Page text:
The Global Efficient Lighting Forum was spearheaded by the United Nations Environment Program (UNEP) and inspired by the United Nations Secretary General’s Sustainable Energy for All (SE4ALL) initiative, which prioritized lighting as one of its five energy efficiency accelerators. Among the various measures, investing in efficient lighting instead of building new power plants is the cleanest, fastest and most cost-effective way to reduce climate change, the UNEP said.

UNEP estimates that replacing all inefficient on-grid lighting globally with innovative, energy-efficient alternatives would result in over 1,000 terawatt hours (TWh) of electricity savings annually, which is equivalent to the annual use of India and the United Kingdom combined. This electricity savings is equivalent to over 120 billion U.S dollars in avoided electricity bills and the reduction of over 530 million tonnes of CO2 annually.

LED lighting and digital control systems are revolutionizing lighting services by delivering improved levels of energy efficiency to all sectors. If there were a global transition to LED, it would reduce electricity consumption by 1550 TWh worldwide, which could provide 1.5 billion household with electricity. Representatives attending the forum have reached an agreement to double the global rate of energy efficiency and make sustainable energy for all a reality by 2030.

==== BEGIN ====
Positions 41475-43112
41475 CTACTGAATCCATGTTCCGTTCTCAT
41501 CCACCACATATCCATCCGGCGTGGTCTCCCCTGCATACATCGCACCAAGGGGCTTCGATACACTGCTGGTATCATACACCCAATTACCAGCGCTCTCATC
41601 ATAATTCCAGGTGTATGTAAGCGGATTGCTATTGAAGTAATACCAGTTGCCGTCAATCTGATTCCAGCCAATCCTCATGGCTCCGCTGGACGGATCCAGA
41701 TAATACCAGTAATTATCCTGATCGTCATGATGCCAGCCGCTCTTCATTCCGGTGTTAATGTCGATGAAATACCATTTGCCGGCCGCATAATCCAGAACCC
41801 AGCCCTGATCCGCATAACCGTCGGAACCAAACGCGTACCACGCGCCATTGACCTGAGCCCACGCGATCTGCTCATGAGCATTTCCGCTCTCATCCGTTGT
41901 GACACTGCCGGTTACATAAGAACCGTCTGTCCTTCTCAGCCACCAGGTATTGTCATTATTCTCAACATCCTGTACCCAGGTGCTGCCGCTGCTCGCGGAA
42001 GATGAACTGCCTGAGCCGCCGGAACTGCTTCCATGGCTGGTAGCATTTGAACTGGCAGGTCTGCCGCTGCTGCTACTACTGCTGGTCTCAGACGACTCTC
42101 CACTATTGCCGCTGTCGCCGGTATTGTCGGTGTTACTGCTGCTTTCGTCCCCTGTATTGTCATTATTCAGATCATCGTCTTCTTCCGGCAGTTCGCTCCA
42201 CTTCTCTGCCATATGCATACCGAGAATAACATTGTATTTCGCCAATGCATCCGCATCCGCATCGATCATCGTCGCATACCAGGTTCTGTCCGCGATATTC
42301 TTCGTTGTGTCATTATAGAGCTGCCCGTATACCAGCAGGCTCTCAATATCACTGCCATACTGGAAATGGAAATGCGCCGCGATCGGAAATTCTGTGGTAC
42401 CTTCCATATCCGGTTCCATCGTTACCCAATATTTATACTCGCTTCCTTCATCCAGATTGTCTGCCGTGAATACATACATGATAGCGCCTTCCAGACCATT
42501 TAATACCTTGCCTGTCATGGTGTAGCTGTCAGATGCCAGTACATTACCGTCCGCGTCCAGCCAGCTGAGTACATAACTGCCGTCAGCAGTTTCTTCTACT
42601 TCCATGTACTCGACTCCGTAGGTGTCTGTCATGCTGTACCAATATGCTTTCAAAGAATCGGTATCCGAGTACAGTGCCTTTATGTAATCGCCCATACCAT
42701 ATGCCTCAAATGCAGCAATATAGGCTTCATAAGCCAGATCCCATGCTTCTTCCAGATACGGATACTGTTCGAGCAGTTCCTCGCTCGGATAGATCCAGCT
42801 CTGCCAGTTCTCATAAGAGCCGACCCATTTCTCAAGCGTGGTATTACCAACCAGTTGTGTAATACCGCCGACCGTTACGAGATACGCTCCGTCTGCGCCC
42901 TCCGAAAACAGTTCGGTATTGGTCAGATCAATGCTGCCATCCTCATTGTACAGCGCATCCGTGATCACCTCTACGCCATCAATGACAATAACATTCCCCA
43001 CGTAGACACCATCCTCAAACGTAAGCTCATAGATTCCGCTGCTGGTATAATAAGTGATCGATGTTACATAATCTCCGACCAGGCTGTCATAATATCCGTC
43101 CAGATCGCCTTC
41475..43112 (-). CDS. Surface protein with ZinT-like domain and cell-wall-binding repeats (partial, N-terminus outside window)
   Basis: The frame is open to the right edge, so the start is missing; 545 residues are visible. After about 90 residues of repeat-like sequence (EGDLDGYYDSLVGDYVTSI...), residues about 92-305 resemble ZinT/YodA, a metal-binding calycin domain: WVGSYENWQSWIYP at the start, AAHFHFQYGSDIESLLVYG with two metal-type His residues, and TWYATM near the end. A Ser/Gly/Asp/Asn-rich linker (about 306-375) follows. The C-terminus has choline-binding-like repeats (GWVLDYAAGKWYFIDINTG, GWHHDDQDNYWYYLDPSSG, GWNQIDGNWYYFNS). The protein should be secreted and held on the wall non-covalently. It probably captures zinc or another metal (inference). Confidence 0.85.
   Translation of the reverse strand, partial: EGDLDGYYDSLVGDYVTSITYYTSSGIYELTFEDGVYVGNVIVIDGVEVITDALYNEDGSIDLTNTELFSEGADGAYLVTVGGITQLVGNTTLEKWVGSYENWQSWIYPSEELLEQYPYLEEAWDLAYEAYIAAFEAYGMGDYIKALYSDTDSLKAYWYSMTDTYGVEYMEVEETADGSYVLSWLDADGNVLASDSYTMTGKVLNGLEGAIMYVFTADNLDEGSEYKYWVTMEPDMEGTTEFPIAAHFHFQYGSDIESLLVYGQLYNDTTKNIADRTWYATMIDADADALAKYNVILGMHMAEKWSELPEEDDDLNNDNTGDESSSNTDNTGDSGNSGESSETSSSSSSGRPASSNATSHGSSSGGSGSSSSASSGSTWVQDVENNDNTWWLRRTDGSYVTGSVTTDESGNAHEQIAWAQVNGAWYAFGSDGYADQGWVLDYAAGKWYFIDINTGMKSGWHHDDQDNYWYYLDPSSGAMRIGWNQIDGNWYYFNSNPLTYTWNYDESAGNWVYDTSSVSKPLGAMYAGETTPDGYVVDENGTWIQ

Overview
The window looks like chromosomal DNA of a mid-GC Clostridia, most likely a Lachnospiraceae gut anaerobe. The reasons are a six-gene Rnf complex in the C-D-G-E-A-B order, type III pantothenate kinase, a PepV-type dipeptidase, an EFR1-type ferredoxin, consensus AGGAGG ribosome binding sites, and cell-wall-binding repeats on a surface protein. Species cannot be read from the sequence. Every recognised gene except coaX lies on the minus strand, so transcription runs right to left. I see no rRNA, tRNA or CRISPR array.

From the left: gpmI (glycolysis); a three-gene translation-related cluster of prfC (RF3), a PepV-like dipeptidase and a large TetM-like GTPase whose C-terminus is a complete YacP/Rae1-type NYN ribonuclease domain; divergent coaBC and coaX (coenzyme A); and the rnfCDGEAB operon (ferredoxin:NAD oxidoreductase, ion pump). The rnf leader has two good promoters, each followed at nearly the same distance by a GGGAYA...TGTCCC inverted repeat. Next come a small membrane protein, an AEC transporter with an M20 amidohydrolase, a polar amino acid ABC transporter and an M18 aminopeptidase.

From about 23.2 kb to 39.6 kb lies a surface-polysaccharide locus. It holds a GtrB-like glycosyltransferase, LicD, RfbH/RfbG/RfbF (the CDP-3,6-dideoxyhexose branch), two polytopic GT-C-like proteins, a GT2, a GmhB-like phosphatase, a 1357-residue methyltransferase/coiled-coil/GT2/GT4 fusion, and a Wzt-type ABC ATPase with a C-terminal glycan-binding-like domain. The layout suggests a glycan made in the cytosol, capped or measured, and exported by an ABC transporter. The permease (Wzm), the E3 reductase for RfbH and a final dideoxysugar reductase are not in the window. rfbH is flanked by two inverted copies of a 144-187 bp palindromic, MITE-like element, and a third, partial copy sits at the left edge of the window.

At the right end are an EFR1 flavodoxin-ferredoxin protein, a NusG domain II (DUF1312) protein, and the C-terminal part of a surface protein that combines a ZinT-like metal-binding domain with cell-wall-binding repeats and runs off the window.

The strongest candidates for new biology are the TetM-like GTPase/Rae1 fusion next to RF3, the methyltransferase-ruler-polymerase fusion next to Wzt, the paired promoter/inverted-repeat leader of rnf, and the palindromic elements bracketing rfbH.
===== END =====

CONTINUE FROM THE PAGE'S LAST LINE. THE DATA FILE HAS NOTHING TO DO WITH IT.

The forum was hosted by the Global Efficient Lighting Centre (GELC)-UNEP Collaborating Centre, with support from China’s National Development and Reform Commission, Industry and Information Technology Ministry, and the government of Beijing Municipality.

Click HERE read the original article

Article Editor by: Du Mingming、Yao Chun

The United Nations Environment Programme (UNEP)-Global Environment Facility (GEF): Website

Source: People’s Daily

Time to Switch Approach to Light Pollution

With the continued development of civilisation around the world, there are fewer places left where the skies are completely unaffected by light pollution.

Some lighting manufacturers are becoming increasingly aware of the issue of light pollution, as are property owners and developers in the Middle East.

In Abu Dhabi, the environmental services team at the Tourism Development & Investment Company (TDIC) monitors and audits properties on Saadiyat Island so that lights do not cause endangered Hawksbill sea turtles to head away from the sea and in the wrong direction.